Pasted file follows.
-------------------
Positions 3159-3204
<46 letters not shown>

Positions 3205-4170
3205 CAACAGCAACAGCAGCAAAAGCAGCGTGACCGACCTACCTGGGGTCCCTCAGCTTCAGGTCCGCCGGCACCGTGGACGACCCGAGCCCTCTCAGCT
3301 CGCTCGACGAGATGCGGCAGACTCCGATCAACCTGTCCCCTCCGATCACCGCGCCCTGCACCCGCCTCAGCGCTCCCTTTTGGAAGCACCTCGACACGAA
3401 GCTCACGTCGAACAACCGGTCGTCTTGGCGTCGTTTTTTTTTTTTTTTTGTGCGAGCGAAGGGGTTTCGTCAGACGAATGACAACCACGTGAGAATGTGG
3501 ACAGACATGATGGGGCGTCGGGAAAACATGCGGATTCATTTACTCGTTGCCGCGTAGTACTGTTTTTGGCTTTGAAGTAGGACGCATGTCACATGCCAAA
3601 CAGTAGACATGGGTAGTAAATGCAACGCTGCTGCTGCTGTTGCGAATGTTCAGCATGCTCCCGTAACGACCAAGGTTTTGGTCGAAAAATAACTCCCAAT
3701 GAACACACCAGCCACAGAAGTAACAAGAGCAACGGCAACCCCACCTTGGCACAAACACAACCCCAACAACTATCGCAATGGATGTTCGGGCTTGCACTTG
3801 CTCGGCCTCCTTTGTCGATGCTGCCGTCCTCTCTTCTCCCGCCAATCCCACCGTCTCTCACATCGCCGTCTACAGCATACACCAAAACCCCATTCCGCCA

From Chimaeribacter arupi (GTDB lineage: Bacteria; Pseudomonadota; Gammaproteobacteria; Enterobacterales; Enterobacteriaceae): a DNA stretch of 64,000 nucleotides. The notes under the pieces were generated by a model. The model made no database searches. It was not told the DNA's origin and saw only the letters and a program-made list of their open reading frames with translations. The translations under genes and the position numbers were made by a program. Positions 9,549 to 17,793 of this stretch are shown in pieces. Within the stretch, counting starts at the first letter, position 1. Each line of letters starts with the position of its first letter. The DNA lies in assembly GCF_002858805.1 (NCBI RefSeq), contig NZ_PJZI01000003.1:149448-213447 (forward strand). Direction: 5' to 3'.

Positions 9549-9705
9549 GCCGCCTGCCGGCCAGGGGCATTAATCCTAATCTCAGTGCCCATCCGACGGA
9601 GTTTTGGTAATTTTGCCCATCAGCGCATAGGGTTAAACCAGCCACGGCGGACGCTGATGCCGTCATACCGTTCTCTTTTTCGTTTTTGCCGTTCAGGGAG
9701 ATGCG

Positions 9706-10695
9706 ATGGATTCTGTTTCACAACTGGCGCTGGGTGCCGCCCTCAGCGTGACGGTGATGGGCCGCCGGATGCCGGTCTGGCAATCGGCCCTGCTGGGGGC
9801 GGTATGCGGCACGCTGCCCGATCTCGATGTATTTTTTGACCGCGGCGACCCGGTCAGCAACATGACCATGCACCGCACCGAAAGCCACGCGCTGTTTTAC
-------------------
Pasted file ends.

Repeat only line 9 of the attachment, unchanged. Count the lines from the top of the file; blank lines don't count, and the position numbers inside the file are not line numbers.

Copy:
3701 GAACACACCAGCCACAGAAGTAACAAGAGCAACGGCAACCCCACCTTGGCACAAACACAACCCCAACAACTATCGCAATGGATGTTCGGGCTTGCACTTG